“Performers, audiences, and spaces can influence and manipulate each other, and the input-output system. In the classic theatre—the technician over there is sitting in the dark and is not supposed to be seen. But they’re there and they’re everywhere. The interesting thing is the whole theatre space is rigged in a very hierarchical way. But the Internet of Things is modular, so the idea is that everybody in the room can potentially become the operator or performer of a given system.”
“I think my community has been really excited. The response has been like, ‘It’s time!’ It’s 2016 and it’s time for us to be represented onstage and to be given these kinds of opportunities. I’ve received a lot of messages and letters from younger people with disabilities and they’re saying, ‘I never thought that Broadway is possible, but now it is.’ And that’s really exciting.”
“I don’t understand how a battle for equal rights under law devolved into an unintentional shift toward behavioral sameness in our artistic representations and daily lives.”
“Patrons will decide the value of their experience at our shows. The price is up to them – and they won’t pay a dime until after the show.”
A lot happened at the country’s largest theatre conference, and it happened during some intensely theatrical times in our nation’s political history. What does it all mean?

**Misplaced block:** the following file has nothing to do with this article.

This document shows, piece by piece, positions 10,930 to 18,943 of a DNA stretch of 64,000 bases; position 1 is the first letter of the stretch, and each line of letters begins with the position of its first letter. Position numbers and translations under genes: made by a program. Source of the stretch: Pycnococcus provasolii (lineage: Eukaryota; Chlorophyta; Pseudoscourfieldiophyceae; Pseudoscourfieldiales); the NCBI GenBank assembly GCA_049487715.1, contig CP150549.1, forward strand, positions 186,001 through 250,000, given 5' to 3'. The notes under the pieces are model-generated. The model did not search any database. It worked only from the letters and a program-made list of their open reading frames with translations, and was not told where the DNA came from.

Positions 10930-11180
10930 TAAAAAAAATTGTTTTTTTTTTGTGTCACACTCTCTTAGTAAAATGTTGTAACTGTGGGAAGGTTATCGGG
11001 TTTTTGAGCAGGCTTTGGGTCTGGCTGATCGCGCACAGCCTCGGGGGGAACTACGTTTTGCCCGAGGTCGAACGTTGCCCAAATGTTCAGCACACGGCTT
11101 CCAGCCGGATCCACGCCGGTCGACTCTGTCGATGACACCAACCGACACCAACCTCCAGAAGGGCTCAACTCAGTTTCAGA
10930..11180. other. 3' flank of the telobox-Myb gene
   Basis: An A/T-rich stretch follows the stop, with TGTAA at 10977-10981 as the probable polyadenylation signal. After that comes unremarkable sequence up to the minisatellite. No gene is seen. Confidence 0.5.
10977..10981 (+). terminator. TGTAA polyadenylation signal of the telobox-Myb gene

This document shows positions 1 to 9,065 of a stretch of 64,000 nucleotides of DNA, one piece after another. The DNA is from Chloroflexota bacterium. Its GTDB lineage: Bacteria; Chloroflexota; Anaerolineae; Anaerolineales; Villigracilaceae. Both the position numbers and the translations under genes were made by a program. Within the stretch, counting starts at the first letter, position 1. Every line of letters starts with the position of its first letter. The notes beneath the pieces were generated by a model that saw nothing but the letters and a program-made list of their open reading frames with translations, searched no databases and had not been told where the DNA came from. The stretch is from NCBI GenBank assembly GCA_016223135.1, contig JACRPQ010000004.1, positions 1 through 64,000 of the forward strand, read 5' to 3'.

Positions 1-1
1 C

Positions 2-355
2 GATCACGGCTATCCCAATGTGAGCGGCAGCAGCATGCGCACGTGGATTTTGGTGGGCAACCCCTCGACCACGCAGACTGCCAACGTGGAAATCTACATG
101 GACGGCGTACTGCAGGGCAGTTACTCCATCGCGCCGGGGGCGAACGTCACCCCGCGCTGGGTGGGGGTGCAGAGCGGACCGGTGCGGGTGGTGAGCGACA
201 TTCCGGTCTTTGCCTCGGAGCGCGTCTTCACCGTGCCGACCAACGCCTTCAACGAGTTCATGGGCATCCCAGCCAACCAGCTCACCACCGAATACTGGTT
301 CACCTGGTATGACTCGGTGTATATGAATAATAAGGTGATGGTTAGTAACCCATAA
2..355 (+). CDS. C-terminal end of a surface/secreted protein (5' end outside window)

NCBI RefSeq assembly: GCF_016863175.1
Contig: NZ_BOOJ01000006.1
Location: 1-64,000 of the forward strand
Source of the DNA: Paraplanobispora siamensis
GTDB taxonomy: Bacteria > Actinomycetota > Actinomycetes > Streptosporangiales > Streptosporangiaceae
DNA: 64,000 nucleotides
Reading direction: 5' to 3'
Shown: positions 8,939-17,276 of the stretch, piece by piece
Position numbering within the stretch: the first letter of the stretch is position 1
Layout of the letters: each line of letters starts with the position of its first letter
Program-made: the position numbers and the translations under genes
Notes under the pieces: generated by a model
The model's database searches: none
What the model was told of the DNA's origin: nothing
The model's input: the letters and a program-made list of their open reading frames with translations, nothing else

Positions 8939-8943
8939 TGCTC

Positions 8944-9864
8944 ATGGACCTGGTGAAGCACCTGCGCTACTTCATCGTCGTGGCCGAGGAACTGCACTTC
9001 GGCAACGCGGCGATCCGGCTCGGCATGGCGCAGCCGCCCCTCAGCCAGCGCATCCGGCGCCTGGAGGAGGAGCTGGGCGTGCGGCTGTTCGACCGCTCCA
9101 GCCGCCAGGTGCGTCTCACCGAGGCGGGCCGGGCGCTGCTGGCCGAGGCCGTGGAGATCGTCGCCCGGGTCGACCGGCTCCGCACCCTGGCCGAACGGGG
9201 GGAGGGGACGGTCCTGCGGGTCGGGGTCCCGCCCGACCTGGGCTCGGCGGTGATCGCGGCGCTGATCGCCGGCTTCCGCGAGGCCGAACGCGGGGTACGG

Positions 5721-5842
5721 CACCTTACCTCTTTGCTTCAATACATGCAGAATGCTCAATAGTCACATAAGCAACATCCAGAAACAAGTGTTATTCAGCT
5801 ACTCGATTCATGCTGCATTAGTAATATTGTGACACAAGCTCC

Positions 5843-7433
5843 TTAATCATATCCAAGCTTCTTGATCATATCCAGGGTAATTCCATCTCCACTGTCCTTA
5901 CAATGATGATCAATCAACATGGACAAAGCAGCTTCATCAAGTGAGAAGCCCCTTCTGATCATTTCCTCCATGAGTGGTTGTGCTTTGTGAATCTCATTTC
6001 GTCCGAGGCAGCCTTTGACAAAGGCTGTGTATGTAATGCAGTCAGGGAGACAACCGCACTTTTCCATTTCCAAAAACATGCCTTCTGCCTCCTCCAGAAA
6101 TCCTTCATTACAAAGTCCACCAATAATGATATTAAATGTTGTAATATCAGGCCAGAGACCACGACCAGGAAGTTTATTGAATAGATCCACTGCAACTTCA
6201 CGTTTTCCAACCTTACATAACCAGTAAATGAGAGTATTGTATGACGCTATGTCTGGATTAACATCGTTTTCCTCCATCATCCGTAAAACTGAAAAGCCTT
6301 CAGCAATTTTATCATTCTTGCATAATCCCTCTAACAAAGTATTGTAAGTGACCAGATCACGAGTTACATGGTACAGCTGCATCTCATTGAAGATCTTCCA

“‘I wanted to be a dragon, but it would have taken a year to put that costume together,’ he said. ‘I wanted my wife to be the mother of dragons from Game of Thrones.’ Pat said no. ‘I told him I’m a little old for that,’ she said. ‘That’s a job for a 21-year-old, not a 55-year-old.'”
“From 8 August, a host of comedians, authors and politicians, including Stewart Lee, Omid Djalili and Ian Rankin, are to stage a [non-stop] complete reading of Sir John Chilcot’s 6,000-page report on the Iraq war, invasion and occupation.”
“Who wants Cats again? I posed the question to people of all stripes and have come to realize that the question is itself a theatrical acid test: It gives way to passionate replies on both sides. No one seems indifferent.”
For Leslie Odom Jr., Philippa Soo, and Daveed Diggs, there are films, television shows, a new musical, and a cabaret show. For Lin-Manuel Miranda, there’s probably world domination. (Don’t smirk – it’s just possible his father could be working in the White House next year.)
“Theater rewards the fresh take – a new work, or a new set of eyes on a familiar story. But Broadway this year is home to three shows that are being directed by men who oversaw the same shows, also on Broadway, decades ago. Why are they back? Here are edited excerpts from conversations with the directors about their experiences and expectations the second time around.”
“Arizona Theatre Company has raised the $2 million necessary to keep the organization on stage, the group announced Monday. … Last week, the board decided to give notices to employees on Monday. Soon after, many donors began to open pocketbooks rather than just give verbal support.”